Your darling daughter has brought home the man she’s been talking about in glowing terms for the last three months – and you hated him. He seemed somewhat rough around the edges and his table manners left something to be desired.
What’s more, you could never really figure out what he does for a living, where his parents are, and what his living arrangements are. And you didn’t like your daughter’s deferential attitude to him – as if everything he said was simply accepted without question.
And now your every waking moment is filled with anguished thoughts about the possibility of their marrying, her falling pregnant and leaving her studies, or simply her being very unhappy. What on earth can you do?
“Your child and her/his welfare will always be of paramount importance to any parent. That’s just the way we’re put together”, says Cape Town psychologist, Ilse Terblanche. “We will always want our children to be happy and successful and will resent anything or anyone that we perceive to be standing in the way of that.”
So what should parents do if they really loathe their child’s partner?
There are obviously things like the age of the child, the seriousness of the relationship and the family’s social background that should be considered.
Terblanche suggests the following plan of action:
By all means voice your concerns, but in a calm and non-accusatory manner
- Say what you think, but not before you have carefully considered whether you might be biased or be making unfair assumptions on religious, financial or racial grounds.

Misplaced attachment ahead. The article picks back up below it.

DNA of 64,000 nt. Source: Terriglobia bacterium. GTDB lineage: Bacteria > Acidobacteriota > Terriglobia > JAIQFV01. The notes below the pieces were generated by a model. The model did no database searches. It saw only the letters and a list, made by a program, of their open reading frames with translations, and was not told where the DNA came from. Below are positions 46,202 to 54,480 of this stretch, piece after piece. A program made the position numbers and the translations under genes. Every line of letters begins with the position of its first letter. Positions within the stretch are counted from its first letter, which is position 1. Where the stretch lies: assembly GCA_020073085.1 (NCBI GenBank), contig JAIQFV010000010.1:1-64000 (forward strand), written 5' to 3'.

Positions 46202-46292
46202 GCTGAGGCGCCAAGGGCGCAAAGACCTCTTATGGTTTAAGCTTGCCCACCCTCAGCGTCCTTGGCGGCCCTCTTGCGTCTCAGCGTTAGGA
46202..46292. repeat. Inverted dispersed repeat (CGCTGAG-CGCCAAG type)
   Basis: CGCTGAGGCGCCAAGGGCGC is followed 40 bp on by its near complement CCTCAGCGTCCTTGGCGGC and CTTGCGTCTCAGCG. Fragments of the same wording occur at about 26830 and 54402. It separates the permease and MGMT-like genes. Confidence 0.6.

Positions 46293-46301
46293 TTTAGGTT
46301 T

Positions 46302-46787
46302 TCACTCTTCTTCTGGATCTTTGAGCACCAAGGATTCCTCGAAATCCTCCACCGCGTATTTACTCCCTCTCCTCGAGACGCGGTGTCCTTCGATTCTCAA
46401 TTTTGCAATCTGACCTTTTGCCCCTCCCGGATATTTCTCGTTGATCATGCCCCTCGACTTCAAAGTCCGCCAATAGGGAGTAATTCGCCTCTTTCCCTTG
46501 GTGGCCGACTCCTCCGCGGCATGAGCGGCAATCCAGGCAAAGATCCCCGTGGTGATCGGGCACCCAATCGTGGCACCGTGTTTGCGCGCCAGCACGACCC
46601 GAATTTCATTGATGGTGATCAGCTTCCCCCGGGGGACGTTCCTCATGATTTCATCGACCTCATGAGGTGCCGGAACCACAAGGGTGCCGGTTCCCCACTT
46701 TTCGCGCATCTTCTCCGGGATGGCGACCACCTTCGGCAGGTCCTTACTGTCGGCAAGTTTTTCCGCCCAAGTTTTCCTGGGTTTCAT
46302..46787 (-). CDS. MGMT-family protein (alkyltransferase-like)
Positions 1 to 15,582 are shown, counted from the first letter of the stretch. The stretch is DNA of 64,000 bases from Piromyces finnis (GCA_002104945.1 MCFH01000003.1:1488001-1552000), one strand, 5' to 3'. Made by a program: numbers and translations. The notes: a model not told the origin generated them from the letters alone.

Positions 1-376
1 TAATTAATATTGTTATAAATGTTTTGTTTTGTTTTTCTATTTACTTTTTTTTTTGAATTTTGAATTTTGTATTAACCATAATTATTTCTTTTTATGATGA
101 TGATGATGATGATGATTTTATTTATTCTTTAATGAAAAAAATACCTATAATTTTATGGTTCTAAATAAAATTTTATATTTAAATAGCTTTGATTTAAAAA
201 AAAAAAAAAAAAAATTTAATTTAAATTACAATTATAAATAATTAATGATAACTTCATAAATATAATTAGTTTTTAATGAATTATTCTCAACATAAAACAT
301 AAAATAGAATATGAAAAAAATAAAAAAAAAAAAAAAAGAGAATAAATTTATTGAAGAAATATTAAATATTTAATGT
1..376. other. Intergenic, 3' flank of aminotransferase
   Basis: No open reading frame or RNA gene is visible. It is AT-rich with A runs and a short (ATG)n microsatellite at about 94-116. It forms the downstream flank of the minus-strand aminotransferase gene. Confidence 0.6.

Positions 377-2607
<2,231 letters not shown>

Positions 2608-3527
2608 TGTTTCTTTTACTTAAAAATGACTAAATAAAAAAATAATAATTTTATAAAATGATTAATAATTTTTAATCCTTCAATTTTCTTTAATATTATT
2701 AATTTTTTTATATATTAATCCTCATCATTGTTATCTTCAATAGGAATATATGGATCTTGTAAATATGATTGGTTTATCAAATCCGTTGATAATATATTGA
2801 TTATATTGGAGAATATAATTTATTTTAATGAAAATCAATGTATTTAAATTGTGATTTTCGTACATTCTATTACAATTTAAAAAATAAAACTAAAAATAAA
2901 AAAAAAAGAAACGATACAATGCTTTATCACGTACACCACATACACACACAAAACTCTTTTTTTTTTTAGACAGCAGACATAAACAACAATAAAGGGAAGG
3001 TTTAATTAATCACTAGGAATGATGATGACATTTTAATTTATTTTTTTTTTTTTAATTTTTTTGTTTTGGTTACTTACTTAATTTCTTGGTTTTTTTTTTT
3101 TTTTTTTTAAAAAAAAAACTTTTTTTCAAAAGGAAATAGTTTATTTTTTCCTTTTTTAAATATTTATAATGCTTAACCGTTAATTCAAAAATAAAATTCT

- It is also important to not turn it into a mudslinging match in which you list all your grievances – rather it should be an expression of concern for the welfare of your child.
- Never forget that in a roundabout way, complaining too much about someone’s partner might make them all the more attractive and irresistible to your child.
- Make it clear that you will always be there for your child, whatever happens.
- Never set ultimatums. Many a parent who has forced a child to choose between the parent and the partner has come off second best.
- If you suspect abusive behaviour, make sure of your facts before you go in with guns blazing.
- Remember that you cannot make decisions for your child. What makes them happy could be very different from your idea of an ideal partner for them.
- Be civil and friendly. If you alienate the partner, you could alienate your child, but don’t let your friendliness be abused.
- Go for counselling and rely on your support structure to get you through these difficult times.
- Focus on your own life and happiness – worrying constantly about your child will do nothing to improve their situation. Use your own energy for yourself. In this way, if your child were to turn to you for help, you would not be too exhausted to give it. –(Susan Erasmus, Health24)